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2nd LAAD Marines hone weapons tactics

US Marine Corps News

By Lance Cpl. Tyler J. Bolken, Marine Corps Air Station Cherry Point

MARINE CORPS BASE CAMP LEJEUNE, N.C. (Feb. 16, 2011) -- The rattling wrathful sounds of an M2 .50-caliber Browning machine gun’s rounds fired down range are distinct – pop, pop, pop – as smoke exhausts from its charred barrel – exhaling brass to the ground below at nearly eight rounds per second.

The Marines of Battery B, 2nd Low Altitude Air Defense Battalion, employed those harmonious, yet horrifying sounds Feb. 16, during weapons training with M2 .50-caliber Browning and M240B machine guns at Marine Corps Base Camp Lejeune’s range F-18.

“The ultimate goal of the training was to achieve efficient combat readiness by ensuring the Marines are more confident in the weapon systems – making them more proficient,” explained Gunnery Sgt. Jerry D. Brown, operations chief for 2nd LAAD’s Battery B. “We only do two live fires a year and any time we can get Marines out of the rear to put rounds down range, it’s a good thing.”

The Marines engaged targets at nearly 600 yards from turrets atop humvees, tripods on the ground and from the standard prone position.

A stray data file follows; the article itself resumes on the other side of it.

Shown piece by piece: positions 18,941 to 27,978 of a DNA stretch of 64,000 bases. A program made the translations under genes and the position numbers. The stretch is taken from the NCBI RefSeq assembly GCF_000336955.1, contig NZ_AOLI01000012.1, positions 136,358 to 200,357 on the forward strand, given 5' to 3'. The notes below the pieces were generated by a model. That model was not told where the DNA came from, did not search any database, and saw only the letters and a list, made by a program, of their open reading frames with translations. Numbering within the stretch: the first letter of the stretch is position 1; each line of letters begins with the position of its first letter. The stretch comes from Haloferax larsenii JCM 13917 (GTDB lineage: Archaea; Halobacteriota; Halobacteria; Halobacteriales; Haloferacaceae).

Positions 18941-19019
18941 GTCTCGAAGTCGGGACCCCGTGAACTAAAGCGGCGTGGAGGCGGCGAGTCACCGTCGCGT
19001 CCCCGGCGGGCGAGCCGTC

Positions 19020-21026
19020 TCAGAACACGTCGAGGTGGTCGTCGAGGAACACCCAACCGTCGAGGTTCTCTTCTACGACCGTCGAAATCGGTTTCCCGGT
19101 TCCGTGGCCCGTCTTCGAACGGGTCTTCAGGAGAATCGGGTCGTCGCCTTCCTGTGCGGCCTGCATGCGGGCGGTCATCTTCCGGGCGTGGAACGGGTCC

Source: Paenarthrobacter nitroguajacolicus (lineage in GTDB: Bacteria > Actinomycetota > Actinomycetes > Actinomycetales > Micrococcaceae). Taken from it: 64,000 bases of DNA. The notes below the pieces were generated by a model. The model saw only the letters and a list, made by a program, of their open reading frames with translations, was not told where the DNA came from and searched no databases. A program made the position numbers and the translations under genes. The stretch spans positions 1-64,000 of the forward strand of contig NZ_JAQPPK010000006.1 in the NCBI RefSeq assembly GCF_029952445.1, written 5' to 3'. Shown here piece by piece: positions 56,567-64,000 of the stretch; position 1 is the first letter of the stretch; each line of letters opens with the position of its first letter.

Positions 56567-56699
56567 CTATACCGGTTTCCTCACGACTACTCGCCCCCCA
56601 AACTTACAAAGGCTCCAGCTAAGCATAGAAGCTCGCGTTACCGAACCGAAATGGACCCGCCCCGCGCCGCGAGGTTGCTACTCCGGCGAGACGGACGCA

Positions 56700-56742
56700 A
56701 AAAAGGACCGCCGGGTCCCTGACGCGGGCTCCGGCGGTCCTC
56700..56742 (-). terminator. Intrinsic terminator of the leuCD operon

Firing a weapon from a turret on top of a truck gives its operator a broader outlook and allows them to have 360 degrees of maneuverability, explained Cpl. Cameron S. Neivert, LAAD gunner with the battery.

“It can be a hassle moving around in the turret with a flack,” added Neivert, who was working as a coach during the live fire, “but the training builds better familiarization.”

Firing from a truck is geared more toward convoy type missions, explained Cpl. Alan J. Stanich Jr., LAAD gunner with the battery.

He added, “When we were in Afghanistan, we’d do security patrols that primarily incorporated firing from turrets.”

The Marines continually swapped out between the different weapon mounts and systems, holding their respective ammo in hand, which was either a box of M240B rounds or a strip of .50-caliber rounds draped over their shoulder.

For quite a few of the Marines, it was their first time firing the .50 cal said Neivert.

“We wanted to make sure they knew the weapon conditions, and if there was any type of stoppage, they knew how to take immediate and remedial action,” Neivert stated.

He also emphasized that it was important that the Marines take control of the weapon, rather than letting it control them.

“It builds confidence in their job,” Neivert said.

The Battery B Marines trained at the range the entire day, wanting to get everybody’s training complete, Brown explained.

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